Snow & Thomson Is 100; Potted Geranium Is 30; Friends Is 20

By: Debra Lawless

Topics: Business


At a time when only half of all new businesses survive beyond the five-year anniversary, three local businesses are marking significant milestones.

Snow & Thomson Insurance at 514 Main St., Harwich Port, is celebrating its 100th anniversary this year.

“We’re one of the few on Cape Cod that has made it,” says owner and president Alexander Thomson. “It’s kind of fun.”

Ralph H. Snow founded the business in 1918; his son, Ralph B. Snow, succeeded him. Once a sideline of the old Bank of Harwich, the insurance business separated from the bank in the 1930s or 1940s, and was then run from the front room of what is now the Augustus Snow House by Jane Snow, Ralph B.’s wife.

Thomson’s parents moved to Harwich in 1959. His father, Philip “Van” Thomson, sold real estate and insurance until he merged his insurance business with Snow’s in 1960 or 1961, Thomson recalls. Hence Snow & Thomson.

Alexander Thomson entered the business straight out of business school in the early 1980s. His first job was to computerize the agency. He worked elsewhere for a few years but in the late 1980s, when Ralph Snow died, Thomson bought his share of the business and partnered with his father until his father’s death in 2003.

The five-employee company offers a wide range of insurance products but focuses on seasonal homeowners.

While the company doesn’t plan a century party, it is “getting a lot of smiles for it,” Thomson says. “Harwich is a good place to do business.”

Friends’ Marketplace at 57 Main St. in Orleans, now celebrating its 20th anniversary, is another father/son enterprise.

Back in 1998, Jim Junkins bought Ellis Market and transformed it into Friends’ Marketplace. In 2016, when he retired, his son Brian and Brian’s wife Monila Junkins bought the business.

Brian Junkins grew up working in grocery stores. Yet “I never thought I wanted to own grocery stores,” he says. After working in banking, earning an M.B.A., consulting in Europe for a decade and establishing an Indian food company, Jaali Bean, in Chicago in 2012, he changed his mind.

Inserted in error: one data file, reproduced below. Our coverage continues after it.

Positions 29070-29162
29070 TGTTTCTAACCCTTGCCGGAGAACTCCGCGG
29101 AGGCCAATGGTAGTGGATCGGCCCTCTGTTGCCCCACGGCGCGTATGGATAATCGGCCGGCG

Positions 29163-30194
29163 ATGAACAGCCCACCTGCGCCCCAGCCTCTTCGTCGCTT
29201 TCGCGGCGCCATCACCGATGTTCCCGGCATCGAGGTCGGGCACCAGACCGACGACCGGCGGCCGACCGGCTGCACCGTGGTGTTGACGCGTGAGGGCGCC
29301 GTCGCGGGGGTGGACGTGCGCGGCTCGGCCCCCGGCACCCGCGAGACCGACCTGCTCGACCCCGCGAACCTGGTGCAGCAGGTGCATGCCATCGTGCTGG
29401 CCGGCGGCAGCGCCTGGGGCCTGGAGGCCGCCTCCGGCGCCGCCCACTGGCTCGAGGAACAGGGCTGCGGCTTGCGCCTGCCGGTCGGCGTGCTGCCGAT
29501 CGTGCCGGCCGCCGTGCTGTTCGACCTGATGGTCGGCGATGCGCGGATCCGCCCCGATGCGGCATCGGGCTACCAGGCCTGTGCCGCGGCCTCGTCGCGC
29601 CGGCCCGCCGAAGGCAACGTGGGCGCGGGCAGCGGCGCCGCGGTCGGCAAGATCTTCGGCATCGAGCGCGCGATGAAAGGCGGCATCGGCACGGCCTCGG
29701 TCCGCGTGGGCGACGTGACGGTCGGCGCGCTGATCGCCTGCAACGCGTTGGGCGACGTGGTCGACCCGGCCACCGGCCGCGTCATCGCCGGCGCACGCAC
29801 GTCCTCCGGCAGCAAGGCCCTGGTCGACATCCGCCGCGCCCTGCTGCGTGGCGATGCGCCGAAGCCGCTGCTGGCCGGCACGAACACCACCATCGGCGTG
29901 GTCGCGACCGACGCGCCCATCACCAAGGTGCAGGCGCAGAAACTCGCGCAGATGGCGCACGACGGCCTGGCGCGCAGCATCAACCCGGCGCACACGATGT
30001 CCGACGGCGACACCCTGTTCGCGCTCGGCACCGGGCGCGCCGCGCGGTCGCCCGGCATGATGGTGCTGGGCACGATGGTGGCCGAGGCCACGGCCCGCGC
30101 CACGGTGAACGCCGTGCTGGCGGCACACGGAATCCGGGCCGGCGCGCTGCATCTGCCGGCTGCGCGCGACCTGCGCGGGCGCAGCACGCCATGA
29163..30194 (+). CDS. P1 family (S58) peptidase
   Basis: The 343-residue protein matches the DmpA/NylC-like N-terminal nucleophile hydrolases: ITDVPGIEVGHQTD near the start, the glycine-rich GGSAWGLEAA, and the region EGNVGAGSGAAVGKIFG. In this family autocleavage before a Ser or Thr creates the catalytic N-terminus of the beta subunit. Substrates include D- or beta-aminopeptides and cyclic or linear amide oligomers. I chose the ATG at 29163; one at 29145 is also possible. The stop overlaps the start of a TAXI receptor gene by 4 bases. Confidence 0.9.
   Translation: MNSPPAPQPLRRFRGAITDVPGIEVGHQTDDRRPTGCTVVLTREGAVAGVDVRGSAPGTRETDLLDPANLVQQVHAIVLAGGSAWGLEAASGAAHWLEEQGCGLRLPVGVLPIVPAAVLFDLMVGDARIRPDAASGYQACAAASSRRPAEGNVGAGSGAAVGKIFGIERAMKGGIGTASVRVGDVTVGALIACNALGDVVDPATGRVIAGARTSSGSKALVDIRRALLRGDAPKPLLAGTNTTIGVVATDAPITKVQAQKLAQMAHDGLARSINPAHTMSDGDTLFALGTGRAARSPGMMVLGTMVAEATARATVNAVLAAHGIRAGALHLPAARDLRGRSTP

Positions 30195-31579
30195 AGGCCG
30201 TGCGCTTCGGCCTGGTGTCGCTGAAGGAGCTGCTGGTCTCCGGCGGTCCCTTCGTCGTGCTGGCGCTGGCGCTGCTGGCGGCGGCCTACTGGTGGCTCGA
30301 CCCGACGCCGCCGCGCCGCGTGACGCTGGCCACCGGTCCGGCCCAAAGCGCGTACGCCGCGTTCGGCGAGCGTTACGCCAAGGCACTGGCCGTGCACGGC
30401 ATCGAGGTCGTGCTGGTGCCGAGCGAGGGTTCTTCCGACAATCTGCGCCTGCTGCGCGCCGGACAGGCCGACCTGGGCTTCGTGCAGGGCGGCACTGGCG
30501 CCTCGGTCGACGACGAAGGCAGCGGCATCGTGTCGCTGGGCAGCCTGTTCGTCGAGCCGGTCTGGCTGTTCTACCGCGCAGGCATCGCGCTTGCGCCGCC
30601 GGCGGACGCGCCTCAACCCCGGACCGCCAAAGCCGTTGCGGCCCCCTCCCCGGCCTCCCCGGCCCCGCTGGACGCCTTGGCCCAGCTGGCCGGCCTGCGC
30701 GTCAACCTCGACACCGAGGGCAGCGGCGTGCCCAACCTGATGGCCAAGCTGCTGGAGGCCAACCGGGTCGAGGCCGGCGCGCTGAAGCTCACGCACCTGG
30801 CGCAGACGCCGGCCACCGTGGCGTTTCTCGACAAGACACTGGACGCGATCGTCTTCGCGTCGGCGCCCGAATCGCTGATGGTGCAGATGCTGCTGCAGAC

Running Jaali Bean, he “saw food in a new way,” he says. So when his father retired, Junkins decided “this seems like a really cool chance to take over a second-generation business.”

He rebranded and remodeled the store; he ended cigarette sales and the use of plastic bags. He added lots of specialty items. And he hired chefs to prepare fresh food that is sold in the salad, soup and hot bars that he installed.

“We’re trying to go from every day to artisanal,” he says. Yet “you can do your whole shopping here.”

Jim Junkins, meanwhile, although retired, has built up the garden center at the side of the building.

“People still value and appreciate local businesses,” Brian Junkins says. “Our number one priority is to be a full-fledged contributor to the community.”

To mark its 20th anniversary Friends’ Marketplace will host an outdoor celebration with local food vendors, live music and an outdoor grill on Friday, June 29 and Saturday, June 30.

The Potted Geranium is 30 years old this year. Owner Stephanie Luty opened the shop at 188 Main St. in West Harwich in 1988. In 1992 and 1994 she expanded the store, which is located in seven rooms of a house. Outdoors, she maintained the building’s distinctive look, which is painted a geranium red with red shutters. The “Cape Cod gift shop” sells pottery, woven throws, hand-painted mailboxes, gifts, crafts, folk art, home accessories and more.

Since 1988 many things have changed about Cape Cod, including how “there are so many more opportunities for anyone on vacation,” Luty says. But “what has not changed is how every Cape community welcomes and supports local businesses. It was inspiring in 1988 and still is in 2018.

“The original tenet of retailing remains true — you still build your business one customer at a time.”